David Cameron has insisted agreements aimed at calming tensions in Ukraine must be implemented rapidly, Downing Street said tonight.
The European Union should continue preparations for potential extra sanctions against Russia although it will also do all it can to help bring in today's deal, the Prime Minister and Herman Van Rompuy, president of the European Council, agreed in a phone conversation.
The pair spoke after the US, EU, Ukraine and Russia came to a tentative agreement in Geneva, which could put on hold economic sanctions the West had prepared to impose on Russia if the talks were fruitless.
Mr Cameron is due to speak to US president Barack Obama shortly, Number 10 added.
A Downing Street spokesman said of Mr Cameron's conversation with Mr Van Rompuy: "They agreed that the outcome of the Geneva meeting represented a positive step forward, but that it was essential that the agreements reached were rapidly implemented.
"They agreed that the European Union should do all it could to help implement these agreements, but in the meantime should continue preparatory work on potential additional sanctions, so that the EU was ready if the agreement was not implemented and the situation on the ground in Ukraine deteriorated."
The agreement, reached after seven hours of negotiation, requires all sides to refrain from violence, intimidation or provocative actions.
It calls for the disarming of all illegally armed groups and for control of buildings seized by pro-Russian separatists during the protests to be turned back over to authorities.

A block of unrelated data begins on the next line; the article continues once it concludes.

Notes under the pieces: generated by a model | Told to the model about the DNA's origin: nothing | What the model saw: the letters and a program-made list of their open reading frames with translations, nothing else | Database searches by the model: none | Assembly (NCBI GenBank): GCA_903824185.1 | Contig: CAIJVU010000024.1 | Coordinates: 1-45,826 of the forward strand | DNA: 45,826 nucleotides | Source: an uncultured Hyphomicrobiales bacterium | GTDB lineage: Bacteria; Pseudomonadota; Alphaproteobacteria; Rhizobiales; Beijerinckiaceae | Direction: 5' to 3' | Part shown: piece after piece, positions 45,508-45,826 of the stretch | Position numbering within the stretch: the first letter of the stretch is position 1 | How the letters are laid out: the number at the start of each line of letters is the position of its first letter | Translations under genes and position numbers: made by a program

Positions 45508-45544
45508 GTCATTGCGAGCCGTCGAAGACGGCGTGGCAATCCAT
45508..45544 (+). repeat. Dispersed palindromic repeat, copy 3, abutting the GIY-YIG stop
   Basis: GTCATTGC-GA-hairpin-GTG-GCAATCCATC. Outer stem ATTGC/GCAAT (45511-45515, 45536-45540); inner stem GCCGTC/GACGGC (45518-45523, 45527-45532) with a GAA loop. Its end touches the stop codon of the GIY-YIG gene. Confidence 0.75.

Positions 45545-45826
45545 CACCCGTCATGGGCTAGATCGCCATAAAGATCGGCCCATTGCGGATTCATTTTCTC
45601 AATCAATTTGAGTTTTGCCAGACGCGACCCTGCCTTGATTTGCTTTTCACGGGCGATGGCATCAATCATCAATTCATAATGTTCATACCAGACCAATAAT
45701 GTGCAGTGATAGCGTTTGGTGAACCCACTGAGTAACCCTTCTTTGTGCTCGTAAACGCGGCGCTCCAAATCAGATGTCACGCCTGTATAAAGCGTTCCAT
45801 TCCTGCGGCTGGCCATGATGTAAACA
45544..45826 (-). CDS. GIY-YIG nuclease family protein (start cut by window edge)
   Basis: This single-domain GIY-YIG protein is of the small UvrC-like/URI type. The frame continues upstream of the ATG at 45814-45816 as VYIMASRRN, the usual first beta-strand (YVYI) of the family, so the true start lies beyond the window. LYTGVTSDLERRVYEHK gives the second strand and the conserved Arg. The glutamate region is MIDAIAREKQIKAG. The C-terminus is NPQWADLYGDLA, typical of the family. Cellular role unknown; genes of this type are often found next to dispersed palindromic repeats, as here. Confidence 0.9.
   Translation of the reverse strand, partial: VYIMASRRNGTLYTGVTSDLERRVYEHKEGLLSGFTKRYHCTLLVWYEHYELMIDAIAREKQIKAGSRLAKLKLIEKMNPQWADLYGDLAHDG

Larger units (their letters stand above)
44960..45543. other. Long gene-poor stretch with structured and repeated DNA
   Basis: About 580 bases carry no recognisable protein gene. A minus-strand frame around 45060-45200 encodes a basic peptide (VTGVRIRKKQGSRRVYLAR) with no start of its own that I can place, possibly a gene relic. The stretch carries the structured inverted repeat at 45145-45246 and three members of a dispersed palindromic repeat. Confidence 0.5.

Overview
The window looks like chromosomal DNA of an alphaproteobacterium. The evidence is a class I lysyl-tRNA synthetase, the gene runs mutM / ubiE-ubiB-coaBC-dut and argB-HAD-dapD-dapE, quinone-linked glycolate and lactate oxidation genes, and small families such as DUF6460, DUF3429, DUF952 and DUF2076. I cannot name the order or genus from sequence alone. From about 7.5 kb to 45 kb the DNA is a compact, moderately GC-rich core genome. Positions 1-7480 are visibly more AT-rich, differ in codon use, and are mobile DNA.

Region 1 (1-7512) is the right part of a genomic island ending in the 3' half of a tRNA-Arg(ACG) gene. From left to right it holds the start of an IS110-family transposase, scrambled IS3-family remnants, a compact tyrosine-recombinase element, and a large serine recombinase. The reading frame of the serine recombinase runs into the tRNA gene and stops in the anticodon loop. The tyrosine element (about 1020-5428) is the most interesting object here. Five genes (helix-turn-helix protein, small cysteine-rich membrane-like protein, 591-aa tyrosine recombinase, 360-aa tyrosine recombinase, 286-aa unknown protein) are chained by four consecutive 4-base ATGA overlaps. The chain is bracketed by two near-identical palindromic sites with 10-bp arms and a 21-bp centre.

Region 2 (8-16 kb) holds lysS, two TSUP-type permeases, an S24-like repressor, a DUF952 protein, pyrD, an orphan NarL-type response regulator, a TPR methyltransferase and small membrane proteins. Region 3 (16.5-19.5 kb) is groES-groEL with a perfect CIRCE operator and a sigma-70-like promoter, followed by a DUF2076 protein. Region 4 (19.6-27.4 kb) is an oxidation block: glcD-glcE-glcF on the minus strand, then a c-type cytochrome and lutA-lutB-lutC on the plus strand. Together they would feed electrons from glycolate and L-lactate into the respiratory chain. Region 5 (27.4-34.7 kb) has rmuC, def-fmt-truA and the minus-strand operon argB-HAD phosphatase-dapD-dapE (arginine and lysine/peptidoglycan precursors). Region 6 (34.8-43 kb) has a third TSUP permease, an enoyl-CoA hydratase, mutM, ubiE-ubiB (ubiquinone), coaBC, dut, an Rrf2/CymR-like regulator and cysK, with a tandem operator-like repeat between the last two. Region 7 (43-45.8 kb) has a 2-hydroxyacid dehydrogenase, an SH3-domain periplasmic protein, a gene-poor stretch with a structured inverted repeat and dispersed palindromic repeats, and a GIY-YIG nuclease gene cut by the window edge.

It also gives amnesty to protesters who comply with the demands, except those found guilty of committing capital crimes.
Monitors with the Organisation of Security and Co-operation in Europe (OSCE) will be tasked with helping Ukraine authorities and local communities comply with the requirements in the agreement.
Kiev's plans to reform its constitution and transfer more power from the central government to regional authorities must be inclusive, transparent and accountable - including through the creation of a broad national dialogue.
Foreign Secretary William Hague echoed Mr Cameron's view as he welcomed the commitments in the talks.
He said: "The steps contained in the joint agreement offer a route for de-escalation.
"But rapid implementation of the agreement is critical, particularly the commitments by Russia that all illegally armed groups must be disarmed, all illegally seized buildings must be returned to legitimate owners, and all illegally occupied streets, squares and other public places in Ukrainian cities and towns must be vacated.
"The OSCE monitoring mission, which is already deployed on the ground, will have an essential role in verifying the implementation of this agreement.
"I also welcome the commitment to a transparent, inclusive constitutional process and national dialogue."
He added it was for Ukrainians to decide how their country is governed, citing next month's elections as a "crucial first step".
Shadow foreign secretary Douglas Alexander MP said today's deal would be a "welcome step forward" if implemented.
He went on: "Both Russia and Ukraine have a responsibility to deliver on their commitments to help resolve the ongoing tensions and ensure that stability is restored.
"The days ahead will be a crucial test of Russia's stated resolve to help stabilise the situation, but this initial step is potentially a sign of progress."